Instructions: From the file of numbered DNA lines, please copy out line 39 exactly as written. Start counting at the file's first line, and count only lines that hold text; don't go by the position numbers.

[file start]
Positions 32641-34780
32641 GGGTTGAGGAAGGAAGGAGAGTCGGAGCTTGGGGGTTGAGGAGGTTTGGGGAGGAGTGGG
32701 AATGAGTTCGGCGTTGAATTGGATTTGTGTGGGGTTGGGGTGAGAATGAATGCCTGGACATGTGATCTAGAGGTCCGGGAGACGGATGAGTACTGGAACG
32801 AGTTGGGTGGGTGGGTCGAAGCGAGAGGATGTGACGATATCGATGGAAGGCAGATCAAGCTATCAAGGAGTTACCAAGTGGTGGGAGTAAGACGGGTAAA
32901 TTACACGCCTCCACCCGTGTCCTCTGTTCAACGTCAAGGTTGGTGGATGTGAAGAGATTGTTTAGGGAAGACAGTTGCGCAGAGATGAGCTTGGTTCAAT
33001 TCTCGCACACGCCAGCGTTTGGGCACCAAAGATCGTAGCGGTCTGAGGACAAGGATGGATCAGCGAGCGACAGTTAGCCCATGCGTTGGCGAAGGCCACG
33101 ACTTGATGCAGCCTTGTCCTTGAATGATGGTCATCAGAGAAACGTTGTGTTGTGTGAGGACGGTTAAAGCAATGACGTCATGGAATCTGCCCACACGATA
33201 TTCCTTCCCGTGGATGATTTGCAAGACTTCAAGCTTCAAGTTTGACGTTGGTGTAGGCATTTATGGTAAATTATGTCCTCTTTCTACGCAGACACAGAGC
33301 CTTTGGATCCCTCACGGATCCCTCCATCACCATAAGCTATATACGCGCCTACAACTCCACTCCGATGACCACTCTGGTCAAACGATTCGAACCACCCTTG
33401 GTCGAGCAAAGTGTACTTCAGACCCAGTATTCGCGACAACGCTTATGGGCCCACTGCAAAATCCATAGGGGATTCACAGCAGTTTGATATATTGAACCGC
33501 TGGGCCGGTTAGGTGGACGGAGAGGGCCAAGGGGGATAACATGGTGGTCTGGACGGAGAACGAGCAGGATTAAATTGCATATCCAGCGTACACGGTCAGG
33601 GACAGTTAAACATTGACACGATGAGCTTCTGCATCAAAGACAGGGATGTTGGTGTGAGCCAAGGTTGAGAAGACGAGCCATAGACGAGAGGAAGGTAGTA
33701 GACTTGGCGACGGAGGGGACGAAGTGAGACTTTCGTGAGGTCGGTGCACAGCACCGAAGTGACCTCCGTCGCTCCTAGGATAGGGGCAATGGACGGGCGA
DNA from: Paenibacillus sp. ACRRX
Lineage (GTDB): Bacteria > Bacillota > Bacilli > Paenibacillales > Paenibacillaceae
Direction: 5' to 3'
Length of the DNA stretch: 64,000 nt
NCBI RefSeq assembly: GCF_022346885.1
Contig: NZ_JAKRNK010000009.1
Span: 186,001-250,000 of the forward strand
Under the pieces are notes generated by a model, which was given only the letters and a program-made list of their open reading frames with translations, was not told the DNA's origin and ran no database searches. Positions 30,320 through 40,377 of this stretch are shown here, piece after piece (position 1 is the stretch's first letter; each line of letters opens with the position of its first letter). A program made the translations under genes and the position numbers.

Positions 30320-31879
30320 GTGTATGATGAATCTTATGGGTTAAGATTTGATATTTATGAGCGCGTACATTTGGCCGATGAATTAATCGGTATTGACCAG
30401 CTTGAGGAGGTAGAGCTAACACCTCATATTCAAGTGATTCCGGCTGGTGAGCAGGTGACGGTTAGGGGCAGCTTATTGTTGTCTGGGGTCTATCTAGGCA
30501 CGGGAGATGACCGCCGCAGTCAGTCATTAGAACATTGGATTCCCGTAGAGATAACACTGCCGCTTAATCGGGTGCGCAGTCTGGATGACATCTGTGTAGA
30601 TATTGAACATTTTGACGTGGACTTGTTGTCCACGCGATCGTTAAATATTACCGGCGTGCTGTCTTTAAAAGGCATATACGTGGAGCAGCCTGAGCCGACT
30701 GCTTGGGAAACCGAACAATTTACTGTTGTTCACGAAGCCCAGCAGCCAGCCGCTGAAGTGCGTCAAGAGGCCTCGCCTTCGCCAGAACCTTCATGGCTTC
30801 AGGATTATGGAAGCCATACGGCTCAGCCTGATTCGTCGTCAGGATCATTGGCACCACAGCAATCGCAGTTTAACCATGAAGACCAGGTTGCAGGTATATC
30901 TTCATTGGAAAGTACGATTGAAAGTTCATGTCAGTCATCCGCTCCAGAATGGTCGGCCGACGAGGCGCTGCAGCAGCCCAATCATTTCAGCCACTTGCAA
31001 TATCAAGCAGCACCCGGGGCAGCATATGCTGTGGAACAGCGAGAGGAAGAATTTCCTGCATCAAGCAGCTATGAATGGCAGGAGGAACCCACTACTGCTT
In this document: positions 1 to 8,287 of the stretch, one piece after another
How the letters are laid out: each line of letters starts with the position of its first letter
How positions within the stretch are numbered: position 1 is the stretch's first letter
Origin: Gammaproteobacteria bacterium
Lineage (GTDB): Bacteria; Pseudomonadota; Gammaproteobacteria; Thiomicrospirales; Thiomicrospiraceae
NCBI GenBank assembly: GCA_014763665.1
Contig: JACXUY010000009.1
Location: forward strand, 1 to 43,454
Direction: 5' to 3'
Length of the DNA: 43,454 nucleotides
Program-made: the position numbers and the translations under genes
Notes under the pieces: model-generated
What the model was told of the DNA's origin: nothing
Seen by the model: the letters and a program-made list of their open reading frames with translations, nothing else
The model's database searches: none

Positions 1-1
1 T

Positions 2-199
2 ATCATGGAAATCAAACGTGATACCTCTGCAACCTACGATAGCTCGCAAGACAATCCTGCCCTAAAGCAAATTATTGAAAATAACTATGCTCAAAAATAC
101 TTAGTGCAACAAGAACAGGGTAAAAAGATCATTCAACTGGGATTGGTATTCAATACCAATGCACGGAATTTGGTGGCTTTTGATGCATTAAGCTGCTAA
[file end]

Direction: 5' to 3'